Victorian Statewide Cladding Audit
The VBA is leading the Victorian Statewide Cladding Audit on behalf of the Victorian Government. The project’s focus is on reducing the fire safety risk of buildings found to have combustible cladding – such as expanded polystyrene or aluminium composite panels with a polyethylene core.
If the apartment building where you live is inspected as part of the project, you will receive a letter from the VBA. Building managers, building owners or owners’ corporations will also be contacted by the VBA prior to an inspection taking place.
Fire safety actions you can implement straight away are available below, and translated into 10 languages.
(العربية) – Arabic
(中文简体 （国语）) – Chinese Simplified (Mandarin)
(中文繁體（粵語）) – Chinese Traditional (Cantonese)
(Filipino/Tagalog) – Filipino/Tagalog
(Ελληνικά) – Greek
(हिन्दी) – Hindi
(Italiano) – Italian
(فارسی) – Persian
(ਪੰਜਾਬੀ) – Punjabi
(Tiếng Việt) – Vietnamese
Victorian Statewide Cladding Audit – At a glance
Buildings constructed after March 1997 that fall into the following classes under the National Construction Code are in scope for this review.
Class 2 buildings
Buildings in this class include apartments. Only buildings of three or more storeys will be audited.
Class 3 buildings
Buildings in this class include hotels, motels and student accommodation. Only buildings of three or more storeys will be audited.
Class 9 buildings
Buildings in this class include hospitals, schools and aged care facilities. Only buildings of two or more storeys will be audited.
Who should I speak to about a fire safety concern?
These authorities should be contacted in the following order when reporting a fire safety issue (excluding a fire emergency):
- Owners’ corporation or rental manager
- Your local council
- Fire services.
Actions you can take now to reduce the risk of fire
There are a number of easy steps you can take today to reduce the risk of fire.
- Make sure you have smoke alarms that are in working order.
- Keep fire doors clear at all times.
- Get familiar with your building’s evacuation plan.
- Keep barbecues at least 50cm away from walls. Do not use near combustible cladding.
- Keep clothing and materials at least 1 metre clear of air conditioning units.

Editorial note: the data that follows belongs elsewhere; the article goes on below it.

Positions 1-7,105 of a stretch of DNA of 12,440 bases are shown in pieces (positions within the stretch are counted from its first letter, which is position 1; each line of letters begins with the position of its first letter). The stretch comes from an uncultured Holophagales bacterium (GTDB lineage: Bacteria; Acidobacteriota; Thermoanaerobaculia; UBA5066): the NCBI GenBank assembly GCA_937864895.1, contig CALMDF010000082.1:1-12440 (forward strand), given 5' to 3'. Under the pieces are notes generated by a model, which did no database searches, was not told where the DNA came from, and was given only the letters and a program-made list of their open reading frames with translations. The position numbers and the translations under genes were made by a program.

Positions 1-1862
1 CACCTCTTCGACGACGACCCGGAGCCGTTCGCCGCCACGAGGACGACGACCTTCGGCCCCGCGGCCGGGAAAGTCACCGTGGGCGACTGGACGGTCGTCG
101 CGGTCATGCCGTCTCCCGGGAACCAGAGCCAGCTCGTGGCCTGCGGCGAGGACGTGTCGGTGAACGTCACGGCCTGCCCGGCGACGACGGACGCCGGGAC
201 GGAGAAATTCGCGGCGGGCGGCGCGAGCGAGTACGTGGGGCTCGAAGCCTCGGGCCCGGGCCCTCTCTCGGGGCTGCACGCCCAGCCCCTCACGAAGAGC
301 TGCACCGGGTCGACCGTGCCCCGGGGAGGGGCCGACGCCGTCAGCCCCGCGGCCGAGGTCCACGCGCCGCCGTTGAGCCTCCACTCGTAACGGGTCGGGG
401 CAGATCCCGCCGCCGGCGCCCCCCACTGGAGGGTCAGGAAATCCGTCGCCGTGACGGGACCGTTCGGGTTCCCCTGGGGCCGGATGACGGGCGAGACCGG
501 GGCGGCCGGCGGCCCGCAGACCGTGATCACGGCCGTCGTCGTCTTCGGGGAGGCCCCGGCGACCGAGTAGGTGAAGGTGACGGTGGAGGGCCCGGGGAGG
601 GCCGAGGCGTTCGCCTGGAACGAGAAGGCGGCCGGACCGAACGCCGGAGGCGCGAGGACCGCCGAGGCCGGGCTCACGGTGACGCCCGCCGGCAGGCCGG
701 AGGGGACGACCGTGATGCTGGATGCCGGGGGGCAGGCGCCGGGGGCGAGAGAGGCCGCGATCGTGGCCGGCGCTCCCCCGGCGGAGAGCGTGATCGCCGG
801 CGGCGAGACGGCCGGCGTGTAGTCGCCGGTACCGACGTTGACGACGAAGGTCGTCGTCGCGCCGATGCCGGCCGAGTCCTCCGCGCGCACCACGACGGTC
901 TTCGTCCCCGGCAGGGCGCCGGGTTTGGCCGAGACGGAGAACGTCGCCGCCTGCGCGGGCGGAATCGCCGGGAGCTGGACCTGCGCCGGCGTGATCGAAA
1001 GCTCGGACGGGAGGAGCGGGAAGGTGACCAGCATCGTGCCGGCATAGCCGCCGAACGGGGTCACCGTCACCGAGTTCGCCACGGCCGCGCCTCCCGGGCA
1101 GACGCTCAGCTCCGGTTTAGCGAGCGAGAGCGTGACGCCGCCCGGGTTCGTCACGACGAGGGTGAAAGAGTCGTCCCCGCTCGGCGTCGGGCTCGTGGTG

- Always use a heavy, non-flammable, high-sided ashtray, if you are a smoker. Remember to fully extinguish cigarettes.
Download the printable version of this fact sheet.
Buying an apartment? Check for combustible cladding
Follow our recommended steps as part of your research.
- Review the Section 32 notice. It will include disclosures of any building notices or orders in place.
- Ask the owners’ corporation or building manager if any emergency orders or building notices have been issued, and if they have been complied with.
- Ask when the building was constructed, noting that most varieties of cladding used pre-2011 were comprised of a 100 per cent polymer core. This is the variety of cladding considered most dangerous.
- Ask the owners’ corporation or building manager if they know if aluminium composite panels or expanded polystyrene are used on the building.
- Contact your local council’s building department or Municipal Building Surveyor and ask if they are aware of any cladding-related issues with the building. You can also ask the VBA if the building has been audited.
- Ask the owners’ corporation if the insurer has made any enquiries about the building and what the result of those enquiries were.
- Engage a registered building surveyor to review the apartment, and the exterior cladding on the building, prior to purchasing. You can find registered building surveyors via our Find a Practitioner tool.
- Review previous owners’ corporation minutes from Annual General Meetings. You may wish to ask for minutes from multiple years to give you a better understanding of the building’s history.
- Visit vba.vic.gov.au/cladding and read the factsheets on aluminium composite panels and expanded polystyrene to better understand these products.
- Ask the owners’ corporation about the essential safety measures (fire hydrants, fire doors, smoke alarms, sprinklers) in the building and how well they are mainatined. Ask for evidence of their maintenance.